Early impressions and the dangers of ‘passing’ on quality anime

Recently I’ve been thinking a lot about the series the fall between the cracks of anime fandom, or perhaps more accurately, ‘quality’ shows (if we’re to pretend for a moment that the notion of quality isn’t simply a margin of subjective taste) that end up slipping below the radar for a while, or even permanently.

As anime streaming has meant we consume shows more and more within a heavily discourse and hype driven weekly basis, the first three weeks of any given season become a heady period of The Unknown. What’s good? What’s worth spending your precious time on? Three episode test. Dropped. etc etc. We’re ruthless now. We burn out easily, we consign shows to the trash within one episode – no more than a click of a button on MAL and its a relic of a ‘poor season’.

And it got me thinking about shows that either lingered in this zone of low to average mass interest, and how some manage to claw their way out to become real cherished gems. Recent examples include Tsuki Ga Kirei and Rakugo Shinju – especially in the latter case and its triumphant second season, its easy to forget that when the first season of Rakugo aired, many initially passed over it – dismissing it as obscure, overly intellectual or simply not hyped enough. It was only in time, and as discourse spread that it was a ‘work of quality’ that its MAL rating began to creep up and its status established as a modern classic. Likewise with Tsuki Ga Kirei, many initially binned it off after episode one as a by the numbers romance series – only returning to it later in the game when people began to rave about its masterful, naturalistic style. The show is now sitting pretty with an impressive 8.4 average rating on MAL.

There are also shows that fare less luckily. There are some, like The Great Passage, which are a victim of circumstance – consigned to an ill fate on Amazon, unpromoted and unloved, this series – another naturalistic, low-key masterpiece – never got the attention it deserved when it actually ‘aired’, and by the time US fans started covering it, it felt like the hype was already gone, further compounded by Amazon’s paywall strategy.

And as for this season? Allow me to present the case of 18if, a bizarre stylistic exercise helmed up by Koji Morimoto of Macross Plus, Project Eden intro and Studio 4C fame. I’ll be the first to admit the show has its flaws – inconsistent in both animation quality and tone. But its also one of the most adventurously and visually interesting shows this season. And yet it currently languishes with a 6.2 MAL rating and was so unpopular it didn’t even get picked up for weekly reviews on ANN. The consensus is evidently out – this show just plain isn’t worth watching. And yet, it continues, a new episode released every week – and especially in a ‘portfolio’ style show like this where every episode takes on a different style, and mini narrative (like Flip Flappers), every episode feasibly has the potential to be a knockout, even if the bulk of the show is poor.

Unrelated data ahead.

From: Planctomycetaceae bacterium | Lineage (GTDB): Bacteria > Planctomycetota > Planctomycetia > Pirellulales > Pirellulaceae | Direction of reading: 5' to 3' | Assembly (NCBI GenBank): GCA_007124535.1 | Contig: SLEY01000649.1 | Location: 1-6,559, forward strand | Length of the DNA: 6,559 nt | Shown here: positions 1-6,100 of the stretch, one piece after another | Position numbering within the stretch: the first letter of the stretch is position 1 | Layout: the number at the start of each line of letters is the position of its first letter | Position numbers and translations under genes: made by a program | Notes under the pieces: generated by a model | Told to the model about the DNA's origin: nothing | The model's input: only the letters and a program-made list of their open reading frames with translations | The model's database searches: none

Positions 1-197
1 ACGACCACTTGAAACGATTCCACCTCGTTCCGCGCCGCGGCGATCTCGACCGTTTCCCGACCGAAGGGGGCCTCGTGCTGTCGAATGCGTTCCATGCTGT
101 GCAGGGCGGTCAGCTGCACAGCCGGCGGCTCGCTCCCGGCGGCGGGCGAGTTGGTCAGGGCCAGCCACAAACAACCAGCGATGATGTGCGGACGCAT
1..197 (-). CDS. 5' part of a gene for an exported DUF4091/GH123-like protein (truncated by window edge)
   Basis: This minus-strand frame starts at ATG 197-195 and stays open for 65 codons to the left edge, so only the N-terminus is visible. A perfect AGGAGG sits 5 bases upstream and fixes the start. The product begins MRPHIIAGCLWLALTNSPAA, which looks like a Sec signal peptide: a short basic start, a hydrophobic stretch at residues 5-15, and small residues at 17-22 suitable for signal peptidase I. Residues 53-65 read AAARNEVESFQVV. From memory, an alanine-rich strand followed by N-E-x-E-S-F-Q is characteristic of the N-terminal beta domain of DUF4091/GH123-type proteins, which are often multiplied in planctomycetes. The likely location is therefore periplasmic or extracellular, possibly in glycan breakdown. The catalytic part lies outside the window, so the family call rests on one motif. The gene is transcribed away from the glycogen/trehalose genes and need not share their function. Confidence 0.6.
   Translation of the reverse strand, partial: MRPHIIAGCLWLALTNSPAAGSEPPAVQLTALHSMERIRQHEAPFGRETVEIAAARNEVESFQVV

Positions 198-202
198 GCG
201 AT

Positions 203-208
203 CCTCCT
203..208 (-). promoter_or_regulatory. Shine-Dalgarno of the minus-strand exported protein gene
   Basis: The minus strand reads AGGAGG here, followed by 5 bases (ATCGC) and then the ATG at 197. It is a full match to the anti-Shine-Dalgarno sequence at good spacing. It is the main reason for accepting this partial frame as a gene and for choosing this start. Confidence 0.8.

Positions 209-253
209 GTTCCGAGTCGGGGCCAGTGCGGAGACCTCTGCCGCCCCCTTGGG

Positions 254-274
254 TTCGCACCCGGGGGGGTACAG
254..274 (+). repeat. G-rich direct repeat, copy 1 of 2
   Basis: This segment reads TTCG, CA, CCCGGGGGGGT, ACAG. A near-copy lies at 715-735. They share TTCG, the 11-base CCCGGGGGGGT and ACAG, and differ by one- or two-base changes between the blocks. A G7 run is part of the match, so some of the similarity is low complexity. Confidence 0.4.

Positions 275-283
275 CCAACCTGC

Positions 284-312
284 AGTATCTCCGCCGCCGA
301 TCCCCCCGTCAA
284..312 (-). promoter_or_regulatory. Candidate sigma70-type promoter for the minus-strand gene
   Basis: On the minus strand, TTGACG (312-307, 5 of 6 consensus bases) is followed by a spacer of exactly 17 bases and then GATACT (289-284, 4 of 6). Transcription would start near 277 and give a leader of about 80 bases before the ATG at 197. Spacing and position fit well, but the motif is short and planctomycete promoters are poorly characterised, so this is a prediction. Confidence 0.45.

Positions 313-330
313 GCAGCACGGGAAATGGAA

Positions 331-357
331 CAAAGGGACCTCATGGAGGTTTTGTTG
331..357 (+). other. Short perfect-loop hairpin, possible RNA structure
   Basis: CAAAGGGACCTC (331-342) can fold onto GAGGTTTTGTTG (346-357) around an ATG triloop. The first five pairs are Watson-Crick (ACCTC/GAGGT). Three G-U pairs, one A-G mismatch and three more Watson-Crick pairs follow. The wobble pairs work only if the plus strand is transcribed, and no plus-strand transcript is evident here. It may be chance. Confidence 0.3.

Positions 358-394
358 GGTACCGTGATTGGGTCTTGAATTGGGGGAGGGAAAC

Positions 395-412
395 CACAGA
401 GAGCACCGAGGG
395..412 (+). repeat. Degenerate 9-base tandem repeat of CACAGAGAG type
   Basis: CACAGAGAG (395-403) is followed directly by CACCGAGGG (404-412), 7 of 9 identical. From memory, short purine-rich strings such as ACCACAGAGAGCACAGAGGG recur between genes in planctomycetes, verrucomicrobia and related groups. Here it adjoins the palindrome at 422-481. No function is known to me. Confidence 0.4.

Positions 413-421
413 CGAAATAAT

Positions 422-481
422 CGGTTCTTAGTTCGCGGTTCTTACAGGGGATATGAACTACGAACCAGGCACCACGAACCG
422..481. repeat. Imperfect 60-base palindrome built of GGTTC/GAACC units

Time will tell if 18if picks up in terms of long-term discourse – but I think for the time being, it – and shows like it, which suffered to lesser degrees – present an interesting example in how fandom gravitates (or rather, doesn’t gravitate) around certain shows in the current streaming climate.


2 Replies to “Early impressions and the dangers of ‘passing’ on quality anime”

  1. I’ll be the first to admit that I’ll quite happily drop any given show, anime or otherwise, after the first episode if it fails to impress me enough. Obviously I’m not saying that an anime is incapable of improving after a bad or simply lacklustre premiere, but if something completely fails to grab me after 20-odd minutes, I’m unlikely to watch more when I’m certainly not lacking in other things to entertain me in my increasingly sporadic downtime. (That said, if I do only watch one episode of an anime, I never give it an MAL rating at all.)


    1. Yeah, I’ve definitely become more ruthless with my watching too – and I agree you can usually tell just based on the first episode these days. I think the trouble is more the kind of shows people are willing to give time – mediocre stuff like in another world with my smartphone as opposed to flawed but adventurous shows like 18if


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